WATCH: Child Sex Abuse Expert Says “‘No’ is the Easiest Lie to Tell’ and Explains How Challenging It is for Children to Come Forward With the Truth After Years of Sexual Abuse

A new documentary about two men who say Michael Jackson molested them for years is shedding light on why child sex abuse survivors may not come forward. In HBO’s “Leaving Neverland” Wade Robson explains the complicated reasons he waited more than two decades to accuse Jackson of abuse after previously denying it for years.

Dr. Veronique Valliere, a clinical psychologist with more than 25 years of experience working with offenders and survivors of child sex abuse, said “‘No’ is the easiest lie to tell.”

“The layers of choice to protect are very deep with victims. There’s a self-protection of shame and blame. They may feel responsible or culpable for the abuse, especially if the offender grooms with them saying, ‘This is our secret, we’ll go to jail.'”

The Jackson family and estate have categorically denied Robson’s and James Safechuck’s allegations, claiming they were motivated by money and casting doubt on their stories after so many years of denial. They noted that Robson even took the stand and testified in Jackson’s defense during his 2005 criminal trial.

It is estimated that one in nine girls and one in 53 boys are sexually abused or assaulted by an adult. Valliere said it’s particularly difficult for boys to open up about it.

“Especially when Michael Jackson was being accused, homosexuality was more shameful. There’s things that go with boys, including they’re not socialized to talk about vulnerability, or they have a greater sexual response. A lot of their sexual abuse doesn’t hurt and produces a sexual response in the child which can be very confusing,” Valliere said.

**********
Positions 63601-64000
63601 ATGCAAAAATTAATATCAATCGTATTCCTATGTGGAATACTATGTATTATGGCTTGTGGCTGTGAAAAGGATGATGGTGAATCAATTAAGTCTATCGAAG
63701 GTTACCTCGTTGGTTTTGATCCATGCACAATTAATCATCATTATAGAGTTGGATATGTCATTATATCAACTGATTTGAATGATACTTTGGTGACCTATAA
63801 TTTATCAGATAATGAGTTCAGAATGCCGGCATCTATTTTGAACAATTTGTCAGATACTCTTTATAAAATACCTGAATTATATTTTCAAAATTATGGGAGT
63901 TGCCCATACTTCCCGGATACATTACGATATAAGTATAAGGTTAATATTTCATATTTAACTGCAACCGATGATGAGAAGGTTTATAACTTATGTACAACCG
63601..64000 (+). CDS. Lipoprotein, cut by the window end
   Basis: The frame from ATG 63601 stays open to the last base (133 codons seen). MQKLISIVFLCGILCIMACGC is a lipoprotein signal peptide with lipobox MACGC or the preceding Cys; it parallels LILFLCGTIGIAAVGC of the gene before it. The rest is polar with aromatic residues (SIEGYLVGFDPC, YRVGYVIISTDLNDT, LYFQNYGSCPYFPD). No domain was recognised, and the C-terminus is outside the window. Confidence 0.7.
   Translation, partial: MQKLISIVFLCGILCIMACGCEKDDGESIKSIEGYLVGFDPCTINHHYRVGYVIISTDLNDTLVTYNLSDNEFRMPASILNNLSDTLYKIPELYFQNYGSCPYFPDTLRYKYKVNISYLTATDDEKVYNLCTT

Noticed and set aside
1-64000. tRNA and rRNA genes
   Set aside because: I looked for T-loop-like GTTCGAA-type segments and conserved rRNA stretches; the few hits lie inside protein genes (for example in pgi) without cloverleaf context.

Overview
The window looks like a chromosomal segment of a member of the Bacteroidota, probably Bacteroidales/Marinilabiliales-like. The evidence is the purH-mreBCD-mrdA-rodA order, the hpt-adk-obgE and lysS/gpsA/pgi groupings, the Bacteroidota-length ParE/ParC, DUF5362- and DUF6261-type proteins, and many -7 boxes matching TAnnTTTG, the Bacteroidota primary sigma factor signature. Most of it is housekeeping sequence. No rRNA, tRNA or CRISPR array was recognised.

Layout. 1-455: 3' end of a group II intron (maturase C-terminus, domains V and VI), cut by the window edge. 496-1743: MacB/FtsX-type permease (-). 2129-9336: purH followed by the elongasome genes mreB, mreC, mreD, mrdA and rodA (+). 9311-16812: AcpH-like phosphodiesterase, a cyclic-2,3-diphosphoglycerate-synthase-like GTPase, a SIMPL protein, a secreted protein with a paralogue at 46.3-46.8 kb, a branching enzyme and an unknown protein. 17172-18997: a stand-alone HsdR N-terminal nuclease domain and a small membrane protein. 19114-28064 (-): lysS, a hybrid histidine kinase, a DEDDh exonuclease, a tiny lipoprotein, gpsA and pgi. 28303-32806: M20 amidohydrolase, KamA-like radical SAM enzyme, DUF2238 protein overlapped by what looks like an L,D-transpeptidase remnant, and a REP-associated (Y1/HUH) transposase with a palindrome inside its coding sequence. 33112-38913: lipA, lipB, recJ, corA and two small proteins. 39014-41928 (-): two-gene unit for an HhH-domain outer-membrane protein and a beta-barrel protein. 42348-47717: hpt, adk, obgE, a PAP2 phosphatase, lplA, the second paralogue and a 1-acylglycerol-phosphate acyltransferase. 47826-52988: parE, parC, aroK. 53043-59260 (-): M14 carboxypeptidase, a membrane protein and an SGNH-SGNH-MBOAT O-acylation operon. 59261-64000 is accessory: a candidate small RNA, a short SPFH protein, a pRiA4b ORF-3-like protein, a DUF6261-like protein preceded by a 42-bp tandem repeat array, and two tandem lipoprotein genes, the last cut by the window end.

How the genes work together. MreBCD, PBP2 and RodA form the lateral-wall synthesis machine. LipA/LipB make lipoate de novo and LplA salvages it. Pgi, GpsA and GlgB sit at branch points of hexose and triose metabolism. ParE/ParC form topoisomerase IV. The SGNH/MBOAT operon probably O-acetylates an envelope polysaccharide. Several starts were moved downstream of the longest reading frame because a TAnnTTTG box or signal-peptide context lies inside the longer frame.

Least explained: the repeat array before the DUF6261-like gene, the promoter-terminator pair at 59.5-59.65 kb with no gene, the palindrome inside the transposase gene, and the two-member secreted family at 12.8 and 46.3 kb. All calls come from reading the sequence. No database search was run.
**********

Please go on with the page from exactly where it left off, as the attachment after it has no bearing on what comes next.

In an interview with “CBS This Morning” co-host Gayle King, Robson and Safechuck explained that Jackson led them to believe the alleged abuse was an expression of love. “As Michael started doing these sexual acts, he started talking to me about, God brought us together. We love each other … And this is how we show each other our love,” Robson said.

Safechuck said his alleged abuse began similarly and remembers it “In the context of a loving, close relationship … there’s no alarm bells going off in your head or any thoughts like that. Really, it’s just, ‘I love this person and we’re trying to make each other happy.'”

Valliere also warns people to be aware of the power of “nice,” calling it an “extremely powerful weapon.”

“If you don’t reciprocate in niceness, it makes you the problem if you’re not nice back. … We attribute a lot of character traits and things like kindness and honesty and truthfulness to niceness when niceness is a very superficial behavior,” she said.

Click here to read more.

SOURCE: CBS News